So RNA has many functions and some of
these functions include the following.
Obviously, we have discussed in other
presentations, the synthesis of proteins
and this includes the various
most common types of RNA: the transfer RNA,
the ribosomal RNA and the messenger RNA.
RNA, as I noted, is the genetic material
for certain RNA containing viruses.
RNA has been found to catalyze
reactions in some cases and this
type of the RNA has the name of a ribozyme.
RNA is also, more recently described
as, being able to control
gene expression and these
tiny little RNAs called miRNA
and siRNA participate in a process
we described as RNA interference.
And last RNAs participate in the
processing of yet even another RNAs.
And these are called small nucleolar
RNAs or snoRNAs, as we shall see.
Now RNA of course has a structure
that comes from the nucleotides
comprising it and the nucleotides
are ribonucleotides, A,U,C, and G.
The RNA strands are a little bit
different from DNA strands and the
RNAs are usually present in a single stranded form,
although, some viruses have a double stranded nature.
The single stranded form of RNA
can pair with itself in many cases.
And one of the reasons this is more commonly
happening with RNA than it is with
for example a single stranded DNA,
is that in RNA a base pair between G and U
is somewhat stable. A GT base
pair in DNA is not stable.
Watson and Crick were credited with discovering the B form of
DNA which you can see on the right side of this slide.
Rosalind Franklin whose data they borrowed discovered
the A form of DNA that you see on the left.
Now the reason I am showing you these two slides is that
RNA also has some specific configurations that it makes.
The A form of DNA and the B form of DNA, though
they look very similar are not the same.
The B form of DNA you see in the bases aligned and
what's look like a stereotype fashion on the right.
But in the A form those
bases are not flat.
Now turns out that the
A form of DNA is also the
form that DNA-RNA duplexes form
and it's also the form that RNA-RNA
duplexes form. So for our purposes
the A form will be the more relevant structure to be thinking
about with respect to the structure of RNA when it is in a duplex.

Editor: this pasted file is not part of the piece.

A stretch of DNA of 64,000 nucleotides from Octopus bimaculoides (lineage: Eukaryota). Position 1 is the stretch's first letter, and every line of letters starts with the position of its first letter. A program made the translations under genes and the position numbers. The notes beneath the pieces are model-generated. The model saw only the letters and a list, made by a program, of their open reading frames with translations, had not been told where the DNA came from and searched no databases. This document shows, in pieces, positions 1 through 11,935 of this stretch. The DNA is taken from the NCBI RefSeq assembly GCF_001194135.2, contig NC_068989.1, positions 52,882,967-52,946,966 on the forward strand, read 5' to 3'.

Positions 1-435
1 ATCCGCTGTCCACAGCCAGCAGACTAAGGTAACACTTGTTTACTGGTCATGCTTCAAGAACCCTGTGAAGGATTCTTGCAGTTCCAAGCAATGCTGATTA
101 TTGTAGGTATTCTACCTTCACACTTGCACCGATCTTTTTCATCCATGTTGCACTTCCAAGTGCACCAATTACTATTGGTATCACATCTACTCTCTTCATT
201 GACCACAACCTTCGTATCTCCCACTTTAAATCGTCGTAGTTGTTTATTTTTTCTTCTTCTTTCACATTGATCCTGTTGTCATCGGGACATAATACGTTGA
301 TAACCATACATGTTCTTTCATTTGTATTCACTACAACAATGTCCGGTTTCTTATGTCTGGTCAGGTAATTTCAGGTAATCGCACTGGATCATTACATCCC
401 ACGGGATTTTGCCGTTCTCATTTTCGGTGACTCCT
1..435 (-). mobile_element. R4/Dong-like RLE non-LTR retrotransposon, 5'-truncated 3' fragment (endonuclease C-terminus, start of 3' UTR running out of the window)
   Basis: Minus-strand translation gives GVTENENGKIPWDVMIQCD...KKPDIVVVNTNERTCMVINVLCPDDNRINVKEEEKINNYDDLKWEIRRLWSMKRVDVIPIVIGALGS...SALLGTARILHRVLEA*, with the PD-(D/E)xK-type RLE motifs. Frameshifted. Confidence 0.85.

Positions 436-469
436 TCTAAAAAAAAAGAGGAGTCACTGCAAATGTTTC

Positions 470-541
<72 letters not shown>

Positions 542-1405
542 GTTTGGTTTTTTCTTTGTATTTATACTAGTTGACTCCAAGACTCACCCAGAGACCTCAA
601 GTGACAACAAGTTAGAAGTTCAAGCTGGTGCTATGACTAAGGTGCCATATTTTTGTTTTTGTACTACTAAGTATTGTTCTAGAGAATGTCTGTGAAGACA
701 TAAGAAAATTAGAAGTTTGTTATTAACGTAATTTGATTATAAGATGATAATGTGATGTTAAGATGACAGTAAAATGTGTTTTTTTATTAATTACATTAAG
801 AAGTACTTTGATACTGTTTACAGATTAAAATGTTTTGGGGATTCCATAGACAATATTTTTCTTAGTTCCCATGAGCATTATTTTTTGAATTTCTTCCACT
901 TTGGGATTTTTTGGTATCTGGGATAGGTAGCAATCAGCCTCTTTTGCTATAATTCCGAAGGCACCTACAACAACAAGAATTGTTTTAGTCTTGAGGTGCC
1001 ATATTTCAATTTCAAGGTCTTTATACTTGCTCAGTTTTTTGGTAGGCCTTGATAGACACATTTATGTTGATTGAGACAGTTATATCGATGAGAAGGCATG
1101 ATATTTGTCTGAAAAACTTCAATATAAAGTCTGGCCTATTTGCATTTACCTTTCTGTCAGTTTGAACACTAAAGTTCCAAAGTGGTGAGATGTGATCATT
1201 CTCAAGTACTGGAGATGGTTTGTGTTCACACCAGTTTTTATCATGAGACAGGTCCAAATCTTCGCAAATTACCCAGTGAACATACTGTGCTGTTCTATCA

Now I wanna illustrate one of the common types of
self paring things that RNA molecules can do
and this depends on the sequences of course.
So we see on the screen a sequence
of a single strand of RNA.
Now the bases in this RNA
actually are able to
form complementary pairs with each other and you can see
this in the red nucleotides that I have marked here.
What happens with this RNA is that these
nucleotides can find each other very readily
and when they do they form what's
called a stem-loop structure.
This stem-loop structure arises
from the fact that there is
an invert repeat of those nucleotides.
And that invert repeat of those nucleotides allows
for a pairing structure such as we see.
We call this structure a stem-loop and
it's sometimes also called a hairpin.
A stem-loop has obviously a loop at
the top and a stem at the bottom.
Now we see this self-pairing nature of
RNA in many different forms of RNA.
Here is actually a ribozyme, a catalytic
RNA, and you can see that it has
extensive sets of structures or
base pairings within itself.
These types of base pairings are
referred to as secondary structures.
So the stem-loops are examples that we
can see very simply in this figure
and we can also see that there are
stems that have mismatches within them.
So it's not like everything
is perfectly paired and
not like everything has to be perfectly
paired in order to give this structure.
There are also unpaired regions
within a molecule, as you can see here.
And last there are stems that have
bulges and bulges arise where there
portions that pair and then inserts, as you can see in the
bottom sequence, that don't fit into the overall structure.
Now we have seen before
in another presentation
that the various ribosomal RNAs
have secondary structure
as well and these of course arise from
the self pairing that you see here.
It's though that these secondary
structures of the small ribosomal RNAs
are important for the binding of proteins
in the ribosome and to give those
proteins and the structure that
the ribosome ultimately has.
Now we also have seen in another
presentation the structure of transfer RNAs
and the transfer RNAs have this internal base
pairing sequence that we have seen here.
In last we have also seen the larger ribosomal RNAs whose
sequence is so large we can't show you
the individual nucleotides very clearly. But in the
figure on the right you can get an idea of all the
stems and stem-loops and mismatches and so
forth that are appearing in that molecule.